Rosanne Fleszar Denhard
Ph.D., State University of New York-Albany
M.A., College of St. Rose
B.A., College of St. Rose
Spring 2014 Office Hours
Thursdays: 2-3 & by appointment
Mark Hopkins 103-C | 413- 662-5195 | Email Rosanne Denhard
Travel Course: Arts of Med/Ren. Britain
Areas of Teaching, Scholarship, & Special Projects
Medieval and Early Modern/Renaissance British literature and interdisciplinary arts and culture; literary theory; literature in performance; life-writing; pedagogy.
William Shakespeare; Advanced Shakespeare; British Literary Survey; Critical Reading; The Age of Milton; Medieval & Renaissance English Drama; The Age of Chaucer; Novels in Context; Arts of Medieval & Renaissance Britain (travel course); Senior Seminar: Early Modern Life-Writing
Why I do what I do
Through my work I can communicate the joy and solace found in the narratives of the past. I believe that--across time and space and all that divides people--there are human expressions that transcend these divisions, or at least make them comprehensible, in ways that illuminate something of the human experience. We can't access the past without understanding history and culture, so the study of context is vital. Ultimately, it's all about human stories: complex, interwoven, changing, repeating. . . a continuum.
Reflections. . .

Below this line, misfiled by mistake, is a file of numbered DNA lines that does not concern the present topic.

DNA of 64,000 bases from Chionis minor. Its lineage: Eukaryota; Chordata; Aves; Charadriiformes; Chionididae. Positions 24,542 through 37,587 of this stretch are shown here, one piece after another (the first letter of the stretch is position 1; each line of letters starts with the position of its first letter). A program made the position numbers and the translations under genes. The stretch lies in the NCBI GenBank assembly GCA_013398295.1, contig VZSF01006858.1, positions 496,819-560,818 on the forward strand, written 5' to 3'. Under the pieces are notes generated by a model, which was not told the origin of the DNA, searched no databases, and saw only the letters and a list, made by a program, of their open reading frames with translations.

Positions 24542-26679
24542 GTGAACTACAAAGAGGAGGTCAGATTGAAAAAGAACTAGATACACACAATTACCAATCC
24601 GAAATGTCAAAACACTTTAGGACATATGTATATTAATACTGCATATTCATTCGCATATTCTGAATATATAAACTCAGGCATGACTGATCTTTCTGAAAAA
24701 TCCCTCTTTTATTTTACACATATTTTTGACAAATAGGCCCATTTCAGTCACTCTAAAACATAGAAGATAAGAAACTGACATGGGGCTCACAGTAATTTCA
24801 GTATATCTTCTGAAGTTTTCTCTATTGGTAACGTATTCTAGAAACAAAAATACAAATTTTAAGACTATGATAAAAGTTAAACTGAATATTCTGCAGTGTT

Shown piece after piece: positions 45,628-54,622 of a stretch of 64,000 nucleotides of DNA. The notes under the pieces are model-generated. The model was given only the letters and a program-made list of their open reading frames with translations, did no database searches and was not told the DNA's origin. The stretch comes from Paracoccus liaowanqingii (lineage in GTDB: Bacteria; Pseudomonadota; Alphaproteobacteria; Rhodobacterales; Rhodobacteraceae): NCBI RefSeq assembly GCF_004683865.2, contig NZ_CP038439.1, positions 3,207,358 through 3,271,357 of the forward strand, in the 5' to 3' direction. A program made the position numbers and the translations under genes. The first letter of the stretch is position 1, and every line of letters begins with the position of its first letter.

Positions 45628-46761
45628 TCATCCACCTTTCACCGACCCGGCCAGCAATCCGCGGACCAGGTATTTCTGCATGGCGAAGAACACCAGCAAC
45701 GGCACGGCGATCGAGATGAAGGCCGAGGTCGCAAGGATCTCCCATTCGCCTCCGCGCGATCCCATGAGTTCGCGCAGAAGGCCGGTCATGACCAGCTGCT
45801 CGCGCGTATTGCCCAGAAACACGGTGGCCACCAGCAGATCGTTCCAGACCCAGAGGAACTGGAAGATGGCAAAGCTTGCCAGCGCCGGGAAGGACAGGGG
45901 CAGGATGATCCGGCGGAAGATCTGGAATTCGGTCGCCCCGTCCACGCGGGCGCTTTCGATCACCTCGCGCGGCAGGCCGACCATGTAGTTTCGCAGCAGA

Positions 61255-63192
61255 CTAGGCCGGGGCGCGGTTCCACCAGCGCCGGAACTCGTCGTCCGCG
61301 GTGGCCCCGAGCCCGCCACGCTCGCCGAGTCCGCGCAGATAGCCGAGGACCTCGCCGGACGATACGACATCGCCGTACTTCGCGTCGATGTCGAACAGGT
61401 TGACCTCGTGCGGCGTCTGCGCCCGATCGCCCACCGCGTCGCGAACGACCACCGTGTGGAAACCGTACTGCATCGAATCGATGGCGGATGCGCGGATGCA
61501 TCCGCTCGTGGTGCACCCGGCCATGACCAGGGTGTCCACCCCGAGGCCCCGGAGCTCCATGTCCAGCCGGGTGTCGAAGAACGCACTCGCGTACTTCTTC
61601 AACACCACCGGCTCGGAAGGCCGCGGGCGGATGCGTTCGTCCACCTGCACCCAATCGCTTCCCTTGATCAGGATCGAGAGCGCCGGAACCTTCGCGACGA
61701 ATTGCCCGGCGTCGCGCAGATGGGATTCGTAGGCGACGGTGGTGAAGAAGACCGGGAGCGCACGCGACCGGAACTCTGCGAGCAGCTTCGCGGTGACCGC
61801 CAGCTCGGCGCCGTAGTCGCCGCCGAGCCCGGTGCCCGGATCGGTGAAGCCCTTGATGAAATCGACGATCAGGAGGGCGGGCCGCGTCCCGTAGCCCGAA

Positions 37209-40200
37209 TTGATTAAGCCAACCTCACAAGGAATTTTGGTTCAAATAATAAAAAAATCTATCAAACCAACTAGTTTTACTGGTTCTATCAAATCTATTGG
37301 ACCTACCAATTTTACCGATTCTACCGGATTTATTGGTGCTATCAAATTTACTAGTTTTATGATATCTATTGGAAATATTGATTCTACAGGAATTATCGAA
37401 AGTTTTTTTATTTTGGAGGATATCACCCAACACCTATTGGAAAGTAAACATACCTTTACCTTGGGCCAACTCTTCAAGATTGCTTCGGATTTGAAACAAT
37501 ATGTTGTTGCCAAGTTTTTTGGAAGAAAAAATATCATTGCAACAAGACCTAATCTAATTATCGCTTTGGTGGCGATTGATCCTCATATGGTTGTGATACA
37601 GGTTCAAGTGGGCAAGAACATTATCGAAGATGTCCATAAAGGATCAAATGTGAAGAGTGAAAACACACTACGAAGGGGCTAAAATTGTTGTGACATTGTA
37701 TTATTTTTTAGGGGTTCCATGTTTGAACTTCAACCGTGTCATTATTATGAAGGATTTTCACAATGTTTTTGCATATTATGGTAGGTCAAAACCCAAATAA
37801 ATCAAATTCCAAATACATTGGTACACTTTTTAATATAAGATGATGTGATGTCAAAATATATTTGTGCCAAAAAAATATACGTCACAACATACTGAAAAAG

Recent semesters have kept me busy with projects in my classes and beyond as I delighted in the curiosity and creativity of some especially lively students and integrated the wider world into courses and class activities. Undergraduate research conferences campus-wide and statewide, a research field trip and class attendance at a play production-these activities deepen students' learning and sense of belonging to a community of scholars. A highlight of the year was certainly the study visit to the Chapin Rare Books Library of Williams College that I arranged for the Advanced Shakespeare class. There, the helpful librarians assembled the First, Second, Third, and Fourth Folios and we had the rare opportunity of interacting with the Folios and a collection of major source materials. This experience brought the class into physical contact with the material past of the early through late 17th century, something that deepened the students' connection with Shakespeare's work in an exceptionally vivid way. Earlier in the semester, I integrated Advanced Shakespeare undergraduate teaching assistant Tyler Prendergast's Yorick production of The Tempest (inspired by Tyler's research begun during our Honors Arts of Medieval & Renaissance Britain travel course) into the curriculum of my both the 300- and 400-level Shakespeare courses. I also recently took on the role of faculty advisor to the English/Communications national honor society, Lamba Iota Tau (LIT). With the able leadership of student Jesse McMillan as President, plans are in the works for a revitalization of our campus LIT chapter. Another involvement this year has been my involvement in shaping a merit-based scholarship help fund students with the costs of travel courses. I also had the pleasant task of guiding Nicole Braden's Commonwealth Honors Thesis, "Beyond Belletrism: The Philosophical Core of Literature," which she successfully presented before her graduation in December 2012. The year culminated with my promotion to the rank of full Professor, effective with the 2013-2014 academic year.